Loading times appear to be something of a challenge. Follow me if you will. Upon each initial load, there is more than a minute load time, leading to the Press Menu Button title screen complete with the logo you’ve been looking at throughout the load. The game reads the profile save file, welcomes you to the game. Before loading in a diorama engine render of your rider. Followed by another lengthy load time after selecting an option. Choosing, for instance, the first game type, then Career race.

Followed by the logo screen popping up briefly, before very stuttering music starts and an image of the arena with a percentage loading running along the bottom. From the load menu to the race line takes near 4 minutes of loading. It’s all very jarring, that could be streamlined into a much better experience. Coupled upon this, the in-game music will have you hitting up your Spotify playlist pretty sharpish with only a handful of eerily similar grunge low-key generic rock tunes.

There is fun to be played here if you love your Supercross. The game in motion once controls and set up are to your liking, is engaging. Hitting an object on the course, can take you from the front of the pack to near the back with near impossibility of catching up. You’ll be reaching with your thumb to hit that Options button for a restart pretty often especially if you wish to come out with good xp from the races.

Monster Energy Supercross does feature a highly competent Track editor. Quickly creating tracks of bumps and jumps, curves and tight turns. Which you can test out and race with the press of a button. The xboxlive functionality was not active during the review process, one can expect multiplayer races, leaderboards and the sharing of created courses.

Out of a possible 10-star rating in conclusion.

From the hours in the Career mode to the time spend tinkering enjoying the Track editor and the potential for online racing meets. It is a fair assessment to say there is much of a game to had for your hard earned notes. Whether its a pick up at launch will depend on how much of a die-hard Supercross fan you are. The experience can feel more than a little repetitive as the game despite many different arenas and courses, can look really samey no matter where you are. The AI balance never seems quite right, may as well crank it high for the xp but be warned a mistake will have them tearing into the distance leaving you for dust. Real sponsors and gear make the game hold its ‘Official’ badge high. There are some strange quirks, sometimes in career you be riding a 450 bike against 250 racers. Spawning can have AI riders stacked up on top of one another. The terrible slowdown at the first corner can be a brutal exercise for the xboxone. Loading times are tedious. Career is where the title shines, a level of authenticity with the ability to race from qualifying, to heats, to the lcq, and then the main event earning your spot. Customization can keep it fresh.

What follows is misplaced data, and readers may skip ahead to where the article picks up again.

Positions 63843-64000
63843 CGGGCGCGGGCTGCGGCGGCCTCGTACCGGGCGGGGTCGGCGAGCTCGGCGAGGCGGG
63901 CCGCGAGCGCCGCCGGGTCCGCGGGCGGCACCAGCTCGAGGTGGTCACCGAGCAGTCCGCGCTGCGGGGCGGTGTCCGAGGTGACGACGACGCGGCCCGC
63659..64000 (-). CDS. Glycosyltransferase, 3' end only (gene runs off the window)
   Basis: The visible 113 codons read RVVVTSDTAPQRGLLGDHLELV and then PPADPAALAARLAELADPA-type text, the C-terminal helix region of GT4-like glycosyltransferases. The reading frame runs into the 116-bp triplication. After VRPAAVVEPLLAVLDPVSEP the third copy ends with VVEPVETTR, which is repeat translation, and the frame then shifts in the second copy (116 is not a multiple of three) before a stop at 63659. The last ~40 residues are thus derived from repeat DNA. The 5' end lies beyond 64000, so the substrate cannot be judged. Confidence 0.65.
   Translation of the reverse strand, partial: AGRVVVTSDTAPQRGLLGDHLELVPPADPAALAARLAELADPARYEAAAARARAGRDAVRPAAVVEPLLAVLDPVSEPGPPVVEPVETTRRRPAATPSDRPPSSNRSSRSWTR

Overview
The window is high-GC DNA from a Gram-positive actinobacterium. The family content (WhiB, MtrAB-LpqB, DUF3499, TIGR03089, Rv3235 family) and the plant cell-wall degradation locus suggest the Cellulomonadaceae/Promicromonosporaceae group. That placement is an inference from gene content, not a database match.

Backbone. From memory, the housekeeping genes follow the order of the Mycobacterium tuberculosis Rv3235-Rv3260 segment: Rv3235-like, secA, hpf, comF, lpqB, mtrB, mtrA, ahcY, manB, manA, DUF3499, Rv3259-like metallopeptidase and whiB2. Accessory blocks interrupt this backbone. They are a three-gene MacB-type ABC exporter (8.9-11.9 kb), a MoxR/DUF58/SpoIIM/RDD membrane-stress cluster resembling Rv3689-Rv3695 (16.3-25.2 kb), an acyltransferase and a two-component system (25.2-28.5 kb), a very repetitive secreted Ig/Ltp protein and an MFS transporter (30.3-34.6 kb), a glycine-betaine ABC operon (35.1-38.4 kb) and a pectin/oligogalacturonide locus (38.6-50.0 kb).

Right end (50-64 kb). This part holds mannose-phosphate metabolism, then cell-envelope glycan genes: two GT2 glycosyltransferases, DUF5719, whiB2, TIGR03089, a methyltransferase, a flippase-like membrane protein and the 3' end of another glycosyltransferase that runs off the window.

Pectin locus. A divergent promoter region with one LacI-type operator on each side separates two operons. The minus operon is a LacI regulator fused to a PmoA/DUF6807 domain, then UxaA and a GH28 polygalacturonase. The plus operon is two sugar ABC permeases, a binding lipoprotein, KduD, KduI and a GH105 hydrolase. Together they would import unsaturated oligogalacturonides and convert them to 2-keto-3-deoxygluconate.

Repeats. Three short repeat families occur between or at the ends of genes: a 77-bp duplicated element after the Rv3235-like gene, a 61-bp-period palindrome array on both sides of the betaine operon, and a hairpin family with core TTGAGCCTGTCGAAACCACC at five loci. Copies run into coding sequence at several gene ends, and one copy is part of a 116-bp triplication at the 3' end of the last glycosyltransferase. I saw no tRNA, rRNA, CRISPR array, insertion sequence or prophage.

A solid slightly above average 6.5 out of 10 – Monster Energy Supercross has not set out to reinvent the landscape, more that it builds solidly on what has gone before. 


Monster Energy Supercross: FIM World Championship The Official Videogame is available from the on XBOXONE, PS4 and PC

Version reviewed XBOXONE

Kristian Lander